Breakout Session Communications Track

 

Thursday, April 23 

Breakout Session A: 10:45 a.m. - Noon 

 
A2. Encourage Creativity: Messaging and Advocacy for Arts                                      
Jeff M. Poulin, Arts Education Program, Americans for the Arts
 
Americans for the Arts recently launched a new suite of tools and resources, titled "Encourage Creativity." This toolkit is comprised of materials which, when combined with facilitated workshops, can help arts education supporters to become community leaders to invoke wide spread support for arts education in schools, in communities and for students of all ages. The session outlines the basics of advocacy, messaging and field-wide trends. Working in small groups, participants can practice these skills and employ effective strategies to craft their own positive messaging campaign for arts education. Participants will be led through an action planning exercise and leave with actionable next steps to implement in their own organizations.
 

 

Thursday, April 23

Breakout Session B: 2 - 3:15 p.m.

Choice between two sessions

 

B1. Theatre for Young America Collaboration: It Takes A Village                                
Sheryl Bryant, Director of Education, Theatre for Young America
 
Learn about Young America’s effective community partnerships with: the Kansas Service League to develop a play on the topic of sexual child abuse prevention; with Arts Partners of Kansas City and the Kansas City, Kansas Public School District to develop a play focused on conflict resolution, and the partnership with Whole Person to develop a play and post-show discussion that addresses bullying—especially for those who are disabled. These collaborations use “Learning through Drama” as a technique for changing behaviors. Attendees can share information on their own collaborative projects and discuss best practices that focus on: meeting a need in your community; targeting the right collaborators; partnership agreements, financing collaborations and artistic content.
 
 
B3. Re-Balancing Act:  Engaging New Audiences and Moving Toward Sustainable Fundraising
Michelle Green Arnson, Development & Marketing, Chicago Arts Partnerships In Education
Amy Rasmussen, Executive Director, Chicago Arts Partnerships in Education
 
Learn how to create sustainable fund raising plans and strategies for your organization. The presenters will share examples of new branding language to target individual donors, social media and print materials that engaged their board in a new fundraising process. Last year, CAPE decided to focus on individual and sustainable fundraising in order to decrease its reliance on grants from government and corporate entities. Through a partnership with Taproot, a nonprofit dedicated to connecting other nonprofits to pro-bono services offered by private-sector consultants, and by adopting the Benevon model of sustainable fundraising, CAPE overhauled its approach for finding, reaching, and engaging new and lapsed individual donors. Their efforts have created new, low-pressure ways for their board members, teachers, teaching artists, and extended networks to become more involved in supporting an organization they care about.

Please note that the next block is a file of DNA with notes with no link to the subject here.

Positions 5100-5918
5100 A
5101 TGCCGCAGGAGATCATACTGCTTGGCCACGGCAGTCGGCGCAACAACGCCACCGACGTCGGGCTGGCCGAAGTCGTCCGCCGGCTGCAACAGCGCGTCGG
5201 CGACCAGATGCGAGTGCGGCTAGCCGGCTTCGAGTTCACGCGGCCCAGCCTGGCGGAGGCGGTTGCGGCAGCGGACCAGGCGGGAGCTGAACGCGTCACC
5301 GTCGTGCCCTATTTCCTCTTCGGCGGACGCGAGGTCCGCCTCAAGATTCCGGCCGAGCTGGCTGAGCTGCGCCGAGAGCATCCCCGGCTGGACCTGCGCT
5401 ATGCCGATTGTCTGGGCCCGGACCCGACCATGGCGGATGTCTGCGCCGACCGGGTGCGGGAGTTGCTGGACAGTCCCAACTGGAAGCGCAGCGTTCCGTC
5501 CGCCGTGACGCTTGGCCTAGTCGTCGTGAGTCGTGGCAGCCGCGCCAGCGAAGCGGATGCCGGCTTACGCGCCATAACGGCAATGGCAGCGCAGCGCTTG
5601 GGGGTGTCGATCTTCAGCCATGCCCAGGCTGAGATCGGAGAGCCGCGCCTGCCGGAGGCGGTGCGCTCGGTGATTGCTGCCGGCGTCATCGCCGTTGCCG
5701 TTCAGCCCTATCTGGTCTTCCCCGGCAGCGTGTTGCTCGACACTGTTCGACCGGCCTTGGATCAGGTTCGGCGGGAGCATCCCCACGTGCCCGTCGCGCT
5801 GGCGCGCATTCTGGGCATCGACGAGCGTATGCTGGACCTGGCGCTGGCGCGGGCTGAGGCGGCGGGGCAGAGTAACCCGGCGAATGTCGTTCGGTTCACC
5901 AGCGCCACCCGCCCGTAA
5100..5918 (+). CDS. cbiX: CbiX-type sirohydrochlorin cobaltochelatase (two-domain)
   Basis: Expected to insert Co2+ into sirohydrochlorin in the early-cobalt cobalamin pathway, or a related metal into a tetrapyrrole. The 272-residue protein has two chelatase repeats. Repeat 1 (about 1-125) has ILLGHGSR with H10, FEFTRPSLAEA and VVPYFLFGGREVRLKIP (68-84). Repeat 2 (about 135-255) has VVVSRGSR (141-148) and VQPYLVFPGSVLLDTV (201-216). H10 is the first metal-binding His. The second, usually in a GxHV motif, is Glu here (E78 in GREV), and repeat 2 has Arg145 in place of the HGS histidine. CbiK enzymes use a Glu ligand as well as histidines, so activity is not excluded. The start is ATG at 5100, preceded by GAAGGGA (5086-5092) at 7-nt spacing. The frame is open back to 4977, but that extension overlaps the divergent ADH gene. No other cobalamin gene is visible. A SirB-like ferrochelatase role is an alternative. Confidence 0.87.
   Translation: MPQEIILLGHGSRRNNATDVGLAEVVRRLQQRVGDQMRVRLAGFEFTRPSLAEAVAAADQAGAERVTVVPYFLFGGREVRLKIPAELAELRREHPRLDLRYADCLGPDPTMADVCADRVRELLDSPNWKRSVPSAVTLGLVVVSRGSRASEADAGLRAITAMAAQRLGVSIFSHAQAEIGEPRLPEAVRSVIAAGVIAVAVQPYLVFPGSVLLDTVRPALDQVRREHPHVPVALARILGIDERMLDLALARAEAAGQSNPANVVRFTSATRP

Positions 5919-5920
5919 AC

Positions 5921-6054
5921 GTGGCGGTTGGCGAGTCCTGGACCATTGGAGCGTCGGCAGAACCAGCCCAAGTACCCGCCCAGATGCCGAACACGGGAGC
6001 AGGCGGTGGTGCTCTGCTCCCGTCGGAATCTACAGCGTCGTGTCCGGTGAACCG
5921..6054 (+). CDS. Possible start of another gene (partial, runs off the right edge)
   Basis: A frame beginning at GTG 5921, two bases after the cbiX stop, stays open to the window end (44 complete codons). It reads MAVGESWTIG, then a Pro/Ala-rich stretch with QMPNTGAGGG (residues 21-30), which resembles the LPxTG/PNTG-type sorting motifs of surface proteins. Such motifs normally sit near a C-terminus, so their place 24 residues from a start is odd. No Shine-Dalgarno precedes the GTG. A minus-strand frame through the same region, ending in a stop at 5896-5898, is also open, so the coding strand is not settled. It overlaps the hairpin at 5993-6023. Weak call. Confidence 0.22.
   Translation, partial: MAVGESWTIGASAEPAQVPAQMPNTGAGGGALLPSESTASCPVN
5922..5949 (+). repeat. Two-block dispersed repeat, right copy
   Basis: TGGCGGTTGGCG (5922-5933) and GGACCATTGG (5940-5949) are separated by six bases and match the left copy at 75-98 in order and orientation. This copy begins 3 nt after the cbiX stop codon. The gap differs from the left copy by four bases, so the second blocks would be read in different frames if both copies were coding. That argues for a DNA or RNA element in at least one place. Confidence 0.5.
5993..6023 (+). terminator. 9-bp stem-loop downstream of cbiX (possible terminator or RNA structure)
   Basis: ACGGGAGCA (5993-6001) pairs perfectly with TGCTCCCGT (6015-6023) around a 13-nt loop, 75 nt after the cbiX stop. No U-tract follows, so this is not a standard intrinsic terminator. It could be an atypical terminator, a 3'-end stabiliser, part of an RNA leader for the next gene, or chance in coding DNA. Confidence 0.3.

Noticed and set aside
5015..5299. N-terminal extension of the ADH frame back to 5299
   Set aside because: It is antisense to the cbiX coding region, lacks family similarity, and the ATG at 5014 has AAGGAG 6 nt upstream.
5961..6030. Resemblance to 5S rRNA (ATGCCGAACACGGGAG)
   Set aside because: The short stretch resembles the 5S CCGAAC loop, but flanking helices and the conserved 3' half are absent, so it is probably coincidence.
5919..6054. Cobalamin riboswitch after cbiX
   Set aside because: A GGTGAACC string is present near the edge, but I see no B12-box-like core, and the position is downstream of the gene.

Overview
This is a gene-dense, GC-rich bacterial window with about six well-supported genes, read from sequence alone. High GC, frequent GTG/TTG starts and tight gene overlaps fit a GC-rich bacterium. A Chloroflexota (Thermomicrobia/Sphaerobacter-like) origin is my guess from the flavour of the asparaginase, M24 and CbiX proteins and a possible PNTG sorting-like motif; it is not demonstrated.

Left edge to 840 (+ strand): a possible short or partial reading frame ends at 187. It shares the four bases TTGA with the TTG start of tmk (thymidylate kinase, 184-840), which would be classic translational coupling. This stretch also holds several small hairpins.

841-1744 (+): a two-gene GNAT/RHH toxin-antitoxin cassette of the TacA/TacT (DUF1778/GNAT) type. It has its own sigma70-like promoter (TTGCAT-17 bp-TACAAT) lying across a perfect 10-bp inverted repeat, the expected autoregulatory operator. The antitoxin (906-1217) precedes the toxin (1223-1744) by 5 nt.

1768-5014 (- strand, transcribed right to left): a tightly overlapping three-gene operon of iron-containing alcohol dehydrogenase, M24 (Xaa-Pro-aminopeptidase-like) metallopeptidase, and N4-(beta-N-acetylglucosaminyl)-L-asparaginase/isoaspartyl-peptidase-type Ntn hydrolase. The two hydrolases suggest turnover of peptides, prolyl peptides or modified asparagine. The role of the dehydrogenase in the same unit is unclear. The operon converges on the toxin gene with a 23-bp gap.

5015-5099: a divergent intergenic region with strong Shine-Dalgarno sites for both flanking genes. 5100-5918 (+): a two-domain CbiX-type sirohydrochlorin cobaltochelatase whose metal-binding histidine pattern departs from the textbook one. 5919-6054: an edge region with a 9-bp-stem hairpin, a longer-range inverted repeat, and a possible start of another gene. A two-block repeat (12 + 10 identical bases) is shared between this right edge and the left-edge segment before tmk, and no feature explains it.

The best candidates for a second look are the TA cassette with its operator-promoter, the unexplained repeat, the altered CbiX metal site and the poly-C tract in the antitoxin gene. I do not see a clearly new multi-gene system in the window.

Thursday, April 23

Breakout Session C: 3:30 - 4:45 p.m. 

Choice between two sessions

 
C1. Beyond Gamification: Teaching Design Thinking through Game Development          
Marsha Dobrzynski, Executive Director, Center for Arts-Inspired Learning
Andre Thomas, Instructor, Department of Visualization, Texas A & M University
 
Today’s teens, are “digital natives,” who use Google, Facebook, email and texting, not to mention digital cameras, online gaming and instant connectivity. As they scroll through Facebook, watch YouTube videos or play “Words with Friends,” they’re probably not thinking about what they’re learning. But these forms of new media, and the ways in which young people utilize them, provide a blueprint for designing new learning environments. The arts, new media and technology used in education can lead to improved academic outcomes and career success. Video games are designed with the player in mind and the player's experience is paramount. Learn how design thinking has crossed over to education and how games and game design can be used effectively in education. The session includes practical examples from Cleveland High School for Digital Arts where it is being used as an instructional strategy.